Dogs Inspire and Require Us To Act

They change our lives in ways that are not obvious
By Karen B. London PhD, March 2018

It’s well known that one of the influences dogs have on our lives is that we exercise more. They need their walks and outings, so that often outweighs our inherent laziness or inclination to stay in, especially during foul weather. There are so many other, less well-known ways that dogs affect our actions and influence how we live our lives, including the following:

Socializing more. Do you go out more and hang out with other people because your dog needs his canine play dates? Do you find yourself enjoying the social time at the dog park or the walks with friends who are also making sure their dogs get out for some fun each day?

More frequent food shopping. Does having a dog mean that you can’t skip out on going to the grocery store and order take out? Your dog still needs to eat, and if you cook for your dog or feed raw food, that means keeping your pantry and fridge well stocked with healthy options.

More money. At first, it’s easy to laugh at this and invite me over to see your monthly budget with dog expenses occupying more space in it than any financial advisor would recommend. However, I am referring to earning more money as opposed to having more money. It’s not unusual for people to be motivated to earn extra money to pay for an agility habit or to cover unplanned vet bills.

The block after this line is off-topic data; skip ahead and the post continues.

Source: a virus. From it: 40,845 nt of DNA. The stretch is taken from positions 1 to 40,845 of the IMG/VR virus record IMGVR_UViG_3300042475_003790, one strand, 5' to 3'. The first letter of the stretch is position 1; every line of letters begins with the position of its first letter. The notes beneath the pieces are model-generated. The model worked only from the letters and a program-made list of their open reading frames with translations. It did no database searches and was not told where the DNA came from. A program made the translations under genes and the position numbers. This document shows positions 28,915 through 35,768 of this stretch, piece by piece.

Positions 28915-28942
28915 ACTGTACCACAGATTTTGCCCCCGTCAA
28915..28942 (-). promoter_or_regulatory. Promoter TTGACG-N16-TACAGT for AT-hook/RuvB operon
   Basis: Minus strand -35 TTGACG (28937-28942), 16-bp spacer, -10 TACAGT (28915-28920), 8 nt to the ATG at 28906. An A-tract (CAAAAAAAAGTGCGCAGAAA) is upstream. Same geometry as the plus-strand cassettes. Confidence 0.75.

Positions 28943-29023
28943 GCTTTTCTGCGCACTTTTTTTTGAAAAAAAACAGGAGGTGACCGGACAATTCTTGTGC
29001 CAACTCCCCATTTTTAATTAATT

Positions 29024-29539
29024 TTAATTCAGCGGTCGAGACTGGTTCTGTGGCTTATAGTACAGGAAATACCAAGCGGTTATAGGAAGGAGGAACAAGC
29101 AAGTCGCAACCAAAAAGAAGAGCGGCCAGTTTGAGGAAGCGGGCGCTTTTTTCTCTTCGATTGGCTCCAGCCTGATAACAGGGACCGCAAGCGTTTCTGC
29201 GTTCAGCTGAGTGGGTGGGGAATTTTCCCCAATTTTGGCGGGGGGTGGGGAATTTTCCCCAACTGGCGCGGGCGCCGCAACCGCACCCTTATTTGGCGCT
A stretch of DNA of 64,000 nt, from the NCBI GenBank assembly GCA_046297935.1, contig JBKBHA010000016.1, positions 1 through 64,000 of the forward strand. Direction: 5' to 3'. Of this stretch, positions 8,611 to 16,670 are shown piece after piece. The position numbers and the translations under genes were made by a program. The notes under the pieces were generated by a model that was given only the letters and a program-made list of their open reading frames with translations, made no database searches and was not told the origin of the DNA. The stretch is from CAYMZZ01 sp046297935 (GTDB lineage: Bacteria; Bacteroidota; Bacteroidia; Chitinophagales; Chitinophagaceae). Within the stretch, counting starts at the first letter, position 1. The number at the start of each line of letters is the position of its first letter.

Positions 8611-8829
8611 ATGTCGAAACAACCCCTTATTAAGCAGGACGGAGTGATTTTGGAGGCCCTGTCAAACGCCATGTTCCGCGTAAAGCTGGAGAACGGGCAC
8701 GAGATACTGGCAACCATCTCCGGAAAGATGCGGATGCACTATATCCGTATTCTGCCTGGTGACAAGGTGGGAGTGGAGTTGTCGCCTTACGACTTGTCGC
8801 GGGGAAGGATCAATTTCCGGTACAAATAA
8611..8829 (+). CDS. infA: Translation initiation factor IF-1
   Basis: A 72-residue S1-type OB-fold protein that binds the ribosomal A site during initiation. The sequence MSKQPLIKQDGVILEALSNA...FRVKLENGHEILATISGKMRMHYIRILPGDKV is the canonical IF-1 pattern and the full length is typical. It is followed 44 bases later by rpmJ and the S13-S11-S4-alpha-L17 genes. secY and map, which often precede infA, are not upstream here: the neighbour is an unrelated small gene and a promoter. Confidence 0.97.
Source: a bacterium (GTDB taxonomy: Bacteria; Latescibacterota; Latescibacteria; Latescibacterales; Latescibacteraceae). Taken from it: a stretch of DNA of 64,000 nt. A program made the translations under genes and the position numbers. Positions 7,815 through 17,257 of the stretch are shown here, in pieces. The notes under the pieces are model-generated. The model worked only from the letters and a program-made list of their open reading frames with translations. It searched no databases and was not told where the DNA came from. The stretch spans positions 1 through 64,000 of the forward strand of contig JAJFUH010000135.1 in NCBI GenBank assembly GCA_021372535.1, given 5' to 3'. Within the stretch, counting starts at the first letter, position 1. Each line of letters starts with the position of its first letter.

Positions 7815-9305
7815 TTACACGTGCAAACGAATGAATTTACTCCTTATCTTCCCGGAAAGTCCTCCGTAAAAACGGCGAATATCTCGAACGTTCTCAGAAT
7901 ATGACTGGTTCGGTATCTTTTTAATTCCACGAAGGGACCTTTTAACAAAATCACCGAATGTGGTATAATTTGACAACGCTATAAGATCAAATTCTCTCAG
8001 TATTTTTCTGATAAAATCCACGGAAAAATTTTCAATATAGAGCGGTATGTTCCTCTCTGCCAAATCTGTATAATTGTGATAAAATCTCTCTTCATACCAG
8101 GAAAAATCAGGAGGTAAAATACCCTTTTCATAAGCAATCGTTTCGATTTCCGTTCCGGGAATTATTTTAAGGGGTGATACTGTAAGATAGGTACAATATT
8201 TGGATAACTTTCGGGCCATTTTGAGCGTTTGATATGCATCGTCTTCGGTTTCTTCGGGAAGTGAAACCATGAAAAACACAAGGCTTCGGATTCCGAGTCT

Accepting the unexpected. Dogs add to the surprises (good and bad!) that we face in our daily lives. Whether it’s the pleasure of a new extra cute expression or the annoyance of an unexpected clean-up challenge, having a dog probably means that you’re not able to control your life and environment as well as you could without a dog. Dogs add love and joy along with various messes and chaos to each and every day. That means that they lead many people to live their lives with a bit more tolerance for changes in routine and an increased ability to handle life’s unpredictability.

Keeping a cleaner, tidier house. I know, this is another one that seems absurd since most of us have a dog hair issue, a chronic toys-are-everywhere issue and perhaps even a drool issue. However, people whose dogs search for food or love a trash party often keep their counters clear and take out the trash long before the bin is overflowing.

How does your dog change the way you live and what you do?

Karen B. London, PhD, is a Certified Applied Animal Behaviorist and Certified Professional Dog Trainer who specializes in working with dogs with serious behavioral problems, including aggression. She is the author of five books on canine training and behavior.

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